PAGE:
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Garden Photo of the Day

Color Themes in Barbara’s Garden

Choosing the right colors makes the garden

Today we’re exploring color in Barbara Owen’s garden in Wellesley, Massachusetts.

I enjoy starting my morning with the beautiful photography, plants, and garden design in GPOD. I’ve shared before, but this time I was thinking about color. I’ve always loved working with color, whether it was choosing yarn for a sweater, fabric for a quilt, or flowers for the garden. My favorite colors for a long time have been reds, oranges, and yellows, but I’ve been learning to include magenta, pink, white, and a bit of blue.

red and orange dayliliesMuch of my garden is built around ordinary, sturdy, and reliable perennials and annuals in my favorite colors. I was especially happy to see these red and orange daylilies (Hemerocallis hybrids, Zones 4–10) reappear this summer after being eaten by rabbits for several seasons.

alyssumI enjoy planning for the color schemes in different areas of my garden to evolve through the seasons. In spring, I like to focus on sunshiny yellow, pink, white, and blue. Here, the alyssum (Aurinia saxatilis, Zones 4–9) and slowly appearing daffodils (Narcissus hybrids, Zones 3–8) will fill this area with bright yellow, to be followed by yellow/purple iris and blue woodland phlox.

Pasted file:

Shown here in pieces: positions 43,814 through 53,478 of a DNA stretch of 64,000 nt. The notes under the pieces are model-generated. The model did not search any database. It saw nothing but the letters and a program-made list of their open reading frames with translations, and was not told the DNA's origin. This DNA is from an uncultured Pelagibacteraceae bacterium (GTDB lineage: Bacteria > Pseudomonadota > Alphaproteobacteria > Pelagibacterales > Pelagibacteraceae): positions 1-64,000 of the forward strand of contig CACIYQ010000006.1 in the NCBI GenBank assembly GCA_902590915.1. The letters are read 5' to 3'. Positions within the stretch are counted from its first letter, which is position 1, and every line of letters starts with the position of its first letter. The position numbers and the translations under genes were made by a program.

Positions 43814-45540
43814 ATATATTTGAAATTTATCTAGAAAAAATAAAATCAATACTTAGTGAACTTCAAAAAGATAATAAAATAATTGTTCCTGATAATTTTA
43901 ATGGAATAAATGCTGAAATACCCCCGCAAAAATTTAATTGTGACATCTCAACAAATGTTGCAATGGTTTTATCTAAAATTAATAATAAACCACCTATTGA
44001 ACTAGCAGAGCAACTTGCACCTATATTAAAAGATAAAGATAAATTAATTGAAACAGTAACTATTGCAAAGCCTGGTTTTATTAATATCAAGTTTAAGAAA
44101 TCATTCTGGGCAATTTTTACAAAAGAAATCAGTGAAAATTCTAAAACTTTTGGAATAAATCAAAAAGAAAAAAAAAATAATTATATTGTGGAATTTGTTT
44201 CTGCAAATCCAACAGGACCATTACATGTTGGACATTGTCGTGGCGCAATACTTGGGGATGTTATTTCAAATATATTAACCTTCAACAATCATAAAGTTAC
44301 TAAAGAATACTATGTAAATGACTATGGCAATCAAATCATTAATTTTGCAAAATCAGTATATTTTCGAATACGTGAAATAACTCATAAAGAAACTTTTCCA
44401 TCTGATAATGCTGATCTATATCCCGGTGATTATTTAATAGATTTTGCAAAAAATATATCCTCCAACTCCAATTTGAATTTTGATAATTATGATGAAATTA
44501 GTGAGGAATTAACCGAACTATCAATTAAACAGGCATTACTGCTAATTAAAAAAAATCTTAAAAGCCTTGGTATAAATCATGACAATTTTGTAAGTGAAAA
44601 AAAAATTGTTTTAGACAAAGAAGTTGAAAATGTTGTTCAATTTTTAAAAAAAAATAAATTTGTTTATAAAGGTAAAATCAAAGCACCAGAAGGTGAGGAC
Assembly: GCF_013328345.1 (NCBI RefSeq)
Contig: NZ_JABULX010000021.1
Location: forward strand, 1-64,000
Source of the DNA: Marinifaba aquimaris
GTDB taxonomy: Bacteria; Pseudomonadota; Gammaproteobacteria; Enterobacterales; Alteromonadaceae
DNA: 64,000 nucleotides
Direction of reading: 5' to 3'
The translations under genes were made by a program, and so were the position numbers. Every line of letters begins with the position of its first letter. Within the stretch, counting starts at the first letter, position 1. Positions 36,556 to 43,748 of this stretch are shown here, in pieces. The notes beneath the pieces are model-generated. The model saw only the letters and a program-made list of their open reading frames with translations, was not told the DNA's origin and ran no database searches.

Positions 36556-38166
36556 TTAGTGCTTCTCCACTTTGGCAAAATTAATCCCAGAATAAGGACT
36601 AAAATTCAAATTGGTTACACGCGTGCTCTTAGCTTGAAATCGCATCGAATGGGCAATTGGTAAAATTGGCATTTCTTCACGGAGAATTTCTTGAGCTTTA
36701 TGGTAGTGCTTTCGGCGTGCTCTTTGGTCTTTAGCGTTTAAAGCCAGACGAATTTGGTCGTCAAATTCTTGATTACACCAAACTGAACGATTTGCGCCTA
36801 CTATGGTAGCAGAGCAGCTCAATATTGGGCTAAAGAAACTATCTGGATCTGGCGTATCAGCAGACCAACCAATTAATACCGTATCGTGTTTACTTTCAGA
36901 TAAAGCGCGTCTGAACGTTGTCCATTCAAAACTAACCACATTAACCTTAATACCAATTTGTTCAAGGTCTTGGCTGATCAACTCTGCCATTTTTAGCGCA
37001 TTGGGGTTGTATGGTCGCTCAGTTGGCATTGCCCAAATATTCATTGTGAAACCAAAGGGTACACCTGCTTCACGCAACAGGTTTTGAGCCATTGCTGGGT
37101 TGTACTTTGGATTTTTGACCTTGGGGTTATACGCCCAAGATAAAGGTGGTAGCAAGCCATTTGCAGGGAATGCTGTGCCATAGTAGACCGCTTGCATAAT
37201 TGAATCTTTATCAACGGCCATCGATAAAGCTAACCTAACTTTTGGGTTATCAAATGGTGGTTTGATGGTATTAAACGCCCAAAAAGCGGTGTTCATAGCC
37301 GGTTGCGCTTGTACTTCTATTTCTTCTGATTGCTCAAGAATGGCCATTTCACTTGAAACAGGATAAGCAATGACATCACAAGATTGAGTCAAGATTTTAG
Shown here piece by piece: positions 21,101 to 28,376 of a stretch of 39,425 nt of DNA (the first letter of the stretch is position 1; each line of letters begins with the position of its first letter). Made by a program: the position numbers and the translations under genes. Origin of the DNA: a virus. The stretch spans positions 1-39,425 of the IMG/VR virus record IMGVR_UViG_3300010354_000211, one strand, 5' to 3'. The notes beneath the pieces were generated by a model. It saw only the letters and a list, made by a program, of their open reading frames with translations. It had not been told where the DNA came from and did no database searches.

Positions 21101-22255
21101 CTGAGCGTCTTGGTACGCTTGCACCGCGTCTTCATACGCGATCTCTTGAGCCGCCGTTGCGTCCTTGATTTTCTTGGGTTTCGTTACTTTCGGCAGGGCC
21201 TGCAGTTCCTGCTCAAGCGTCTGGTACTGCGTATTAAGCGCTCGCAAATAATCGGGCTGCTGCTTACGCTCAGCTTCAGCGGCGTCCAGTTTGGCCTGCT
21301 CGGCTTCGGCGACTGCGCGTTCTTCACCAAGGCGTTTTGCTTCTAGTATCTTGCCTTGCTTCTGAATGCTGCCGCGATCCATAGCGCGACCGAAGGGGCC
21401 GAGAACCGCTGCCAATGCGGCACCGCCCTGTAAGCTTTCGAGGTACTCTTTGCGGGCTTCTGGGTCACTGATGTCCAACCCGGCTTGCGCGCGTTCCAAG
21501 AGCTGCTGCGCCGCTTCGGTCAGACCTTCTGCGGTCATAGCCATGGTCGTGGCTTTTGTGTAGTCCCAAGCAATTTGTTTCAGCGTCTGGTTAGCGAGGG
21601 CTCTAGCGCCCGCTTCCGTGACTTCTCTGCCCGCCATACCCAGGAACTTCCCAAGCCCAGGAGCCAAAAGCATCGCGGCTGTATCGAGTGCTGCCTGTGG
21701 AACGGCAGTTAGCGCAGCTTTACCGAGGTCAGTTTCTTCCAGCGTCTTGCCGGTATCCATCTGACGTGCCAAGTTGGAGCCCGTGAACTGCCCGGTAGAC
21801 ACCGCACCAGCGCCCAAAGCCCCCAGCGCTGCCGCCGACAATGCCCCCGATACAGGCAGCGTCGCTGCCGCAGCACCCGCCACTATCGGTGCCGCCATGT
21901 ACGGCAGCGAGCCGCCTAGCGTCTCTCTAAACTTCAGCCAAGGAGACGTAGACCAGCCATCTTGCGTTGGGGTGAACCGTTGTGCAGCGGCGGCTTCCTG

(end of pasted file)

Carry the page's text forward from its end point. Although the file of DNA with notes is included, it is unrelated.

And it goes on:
red salviaThis past summer, four groups of daylilies were joined by red salvia (Salvia splendens, Zones 9–11 or as an annual)—some purchased seedlings as well as some that reseeded from the previous summer)exuberant zinnias (Zinnia elegans, annual) from last year’s seeds, and red dahlias (Dahlia variabilis, Zones 8–9 or as a tender bulb) that were a gift from a friend over twenty years ago. The dahlias need to be dug every fall, but when they reach 6 feet tall and are covered with blossoms, they are worth it! This area is often accented by bumblebees; monarch, painted lady, and tiger swallowtail butterflies; goldfinches nibbling on the zinnias; robins splashing in the bird bath; and hummingbirds enjoying the feeder as well as the flowers.

Lady in Red hydrangeaIn spring, summer, and fall, this area takes its color scheme from an anonymous hydrangea (Hydrangea macrophylla, Zones 6–9) that was a gift many years ago. It blooms white with pink and blue, then the colors become more intense. That’s a ‘Lady in Red’ hydrangea (Hydrangea macrophylla ‘Lady in Red’, Zones 6–9) in the background, which I bought after reading about it in Fine Gardening.

hydrangea blossomsIn fall, the hydrangea blossoms turn a rich rusty rose, complementing a nearby Japanese maple (Acer palmatum, Zones 5–9) as well as its companions here.

deutzia bushesFarther along the border is an area that gets midday to late afternoon sunshine. Next to the fence on the left are deutzia bushes (probably Deutzia × magnifica, Zones 5–8), which are covered with small white blossoms when in bloom. These were all grown from cuttings from a neighbor.